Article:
Question about Tamron Cameras
First, I'm not a TAMRON Tech.
* Check your warranty and call for service.
* Ah, Found this on you tube. (VERY Technical!)
* Strongly suggest you have this lens serviced.
Posted on Jul 02, 2018
SOURCE: auto focus problem
My first suggestion is to send it back if it is under warranty.
The grease probably got so thick, from the cold, that it caused too much resistance for the auto-focusing mechanism. You probably have damaged the focusing mechanism in the lens. You cannot repair this, yourself. I don't know how cold is too cold but it really shouldn't have done that.... Tamron makes cheap lenses. Try and exchange it for at least a Sigma.
Posted on Dec 29, 2007
You probably have to set the aperture manually on the lens, because it
might not have CPU contacts. I think changing the aperture on the
camera will probably have no effect, so just try twisting the aperture
ring to wide open.
You usually have to set the aperture at the minimum setting (highest number) so that if the camera is choosing the aperture, it can stop down to the required value.
No good having it set at f2.8 if the shot needs f11.
If the lens is very old, it might have a manual iris that you have to set yourself on the lens. The lenses that stop down automatically will have a tiny peg on the mount that a suitable camera can operate. Gentle pushing of this peg while looking through the lens will tell if it is stopping down - set it wide open first.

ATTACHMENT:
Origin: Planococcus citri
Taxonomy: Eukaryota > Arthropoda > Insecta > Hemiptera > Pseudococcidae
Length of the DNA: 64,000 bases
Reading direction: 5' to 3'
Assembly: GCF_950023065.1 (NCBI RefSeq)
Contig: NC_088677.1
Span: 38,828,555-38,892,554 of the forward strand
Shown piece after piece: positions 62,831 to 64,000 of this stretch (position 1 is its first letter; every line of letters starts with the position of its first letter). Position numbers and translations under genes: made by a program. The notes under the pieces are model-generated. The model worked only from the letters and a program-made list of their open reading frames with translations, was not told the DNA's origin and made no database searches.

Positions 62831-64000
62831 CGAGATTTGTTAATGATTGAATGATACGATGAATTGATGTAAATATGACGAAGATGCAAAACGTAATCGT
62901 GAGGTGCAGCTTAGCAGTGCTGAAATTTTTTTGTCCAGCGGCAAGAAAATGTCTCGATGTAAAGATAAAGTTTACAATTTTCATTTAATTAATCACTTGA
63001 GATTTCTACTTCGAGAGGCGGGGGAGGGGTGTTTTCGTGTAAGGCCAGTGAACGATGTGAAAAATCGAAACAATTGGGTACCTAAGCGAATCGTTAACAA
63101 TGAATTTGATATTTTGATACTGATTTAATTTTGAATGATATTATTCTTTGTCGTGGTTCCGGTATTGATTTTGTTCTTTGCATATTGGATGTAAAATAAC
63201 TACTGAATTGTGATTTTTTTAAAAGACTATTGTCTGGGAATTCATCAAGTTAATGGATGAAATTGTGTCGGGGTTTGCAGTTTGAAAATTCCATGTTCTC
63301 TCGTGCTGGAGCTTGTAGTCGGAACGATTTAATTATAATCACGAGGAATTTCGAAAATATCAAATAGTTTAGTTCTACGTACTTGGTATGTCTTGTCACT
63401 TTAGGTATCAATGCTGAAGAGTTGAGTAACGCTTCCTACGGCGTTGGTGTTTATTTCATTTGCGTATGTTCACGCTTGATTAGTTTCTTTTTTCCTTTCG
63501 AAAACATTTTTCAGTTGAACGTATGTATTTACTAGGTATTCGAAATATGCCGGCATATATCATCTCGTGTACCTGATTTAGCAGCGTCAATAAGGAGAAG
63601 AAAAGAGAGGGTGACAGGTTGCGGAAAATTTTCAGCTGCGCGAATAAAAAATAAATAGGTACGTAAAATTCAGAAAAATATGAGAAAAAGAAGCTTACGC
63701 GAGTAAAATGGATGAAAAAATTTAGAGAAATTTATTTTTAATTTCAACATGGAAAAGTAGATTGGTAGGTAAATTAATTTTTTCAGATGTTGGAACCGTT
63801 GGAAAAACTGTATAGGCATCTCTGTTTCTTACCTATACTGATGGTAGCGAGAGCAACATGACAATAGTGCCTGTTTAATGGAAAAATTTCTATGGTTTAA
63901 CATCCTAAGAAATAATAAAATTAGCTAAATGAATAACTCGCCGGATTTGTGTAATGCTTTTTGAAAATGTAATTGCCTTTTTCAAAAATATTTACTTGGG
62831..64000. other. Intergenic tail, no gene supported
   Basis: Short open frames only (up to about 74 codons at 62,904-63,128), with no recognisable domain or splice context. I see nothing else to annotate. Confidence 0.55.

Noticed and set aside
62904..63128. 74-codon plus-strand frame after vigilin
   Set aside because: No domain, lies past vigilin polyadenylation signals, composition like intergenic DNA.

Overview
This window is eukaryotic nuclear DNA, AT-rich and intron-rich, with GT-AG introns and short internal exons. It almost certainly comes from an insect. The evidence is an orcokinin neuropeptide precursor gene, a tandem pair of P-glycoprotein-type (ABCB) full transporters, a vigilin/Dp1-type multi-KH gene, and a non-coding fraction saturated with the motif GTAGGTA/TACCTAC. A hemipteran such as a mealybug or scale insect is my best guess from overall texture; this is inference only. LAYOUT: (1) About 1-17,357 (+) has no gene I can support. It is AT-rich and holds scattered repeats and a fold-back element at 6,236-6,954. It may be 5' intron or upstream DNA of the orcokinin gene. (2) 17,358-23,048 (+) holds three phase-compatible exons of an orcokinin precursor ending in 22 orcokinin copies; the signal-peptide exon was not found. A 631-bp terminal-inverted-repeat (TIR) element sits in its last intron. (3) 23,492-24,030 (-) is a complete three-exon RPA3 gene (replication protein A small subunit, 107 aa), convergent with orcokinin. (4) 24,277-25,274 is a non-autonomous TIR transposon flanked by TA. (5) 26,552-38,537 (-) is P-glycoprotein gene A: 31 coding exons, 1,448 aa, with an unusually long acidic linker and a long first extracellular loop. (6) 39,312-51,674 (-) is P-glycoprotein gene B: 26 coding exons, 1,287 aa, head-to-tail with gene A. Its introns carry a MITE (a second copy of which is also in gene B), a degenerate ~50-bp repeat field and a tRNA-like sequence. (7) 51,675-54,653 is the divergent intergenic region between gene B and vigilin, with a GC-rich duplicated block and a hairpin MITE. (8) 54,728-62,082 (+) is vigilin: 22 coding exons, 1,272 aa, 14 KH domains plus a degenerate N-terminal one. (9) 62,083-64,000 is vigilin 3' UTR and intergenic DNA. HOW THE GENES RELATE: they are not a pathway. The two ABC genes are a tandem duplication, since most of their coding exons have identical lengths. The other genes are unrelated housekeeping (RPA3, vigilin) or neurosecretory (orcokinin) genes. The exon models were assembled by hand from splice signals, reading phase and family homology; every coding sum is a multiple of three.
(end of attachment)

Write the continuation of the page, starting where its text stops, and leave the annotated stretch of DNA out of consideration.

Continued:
If you have a depth of field preview button, this will also have the same effect with the lens on the camera if the body matches up with the lens.
Posted on Jan 17, 2009
If it's only two months old then it's still under the manufacturer's warranty so send it back to Tamron. I can't tell you where to send it as you haven't said which country you're in. Tamron value their reputation and usually provide excellent after-sales care.
If you're in the UK you additionally have Sale of Goods Act protection for up to six years in England and Wales and five years in Scotland. Either way, the Act allows you to demand a full refund or replacement from the retailer; I'd suggest a refund as bad lenses often come in batches and a different supplier is less likely to have one from the same production batch.
Note that any attempt to fix the lens other than by normal use of the lens and camera controls may completely remove your warranty benefits or consumer protection.
Posted on Oct 28, 2009
It is dealing with the films. when closing the lens in the fabric, the electrical film changed its position to an unwanted situation. This makes noise sometimes. It is not important for functinality of the lens. But it only gives you an unwanted noise. There is nothing to do because film dries as the times passes. It needs to be changed but is not cheap. So it is better to go on to use it.
Posted on May 28, 2010
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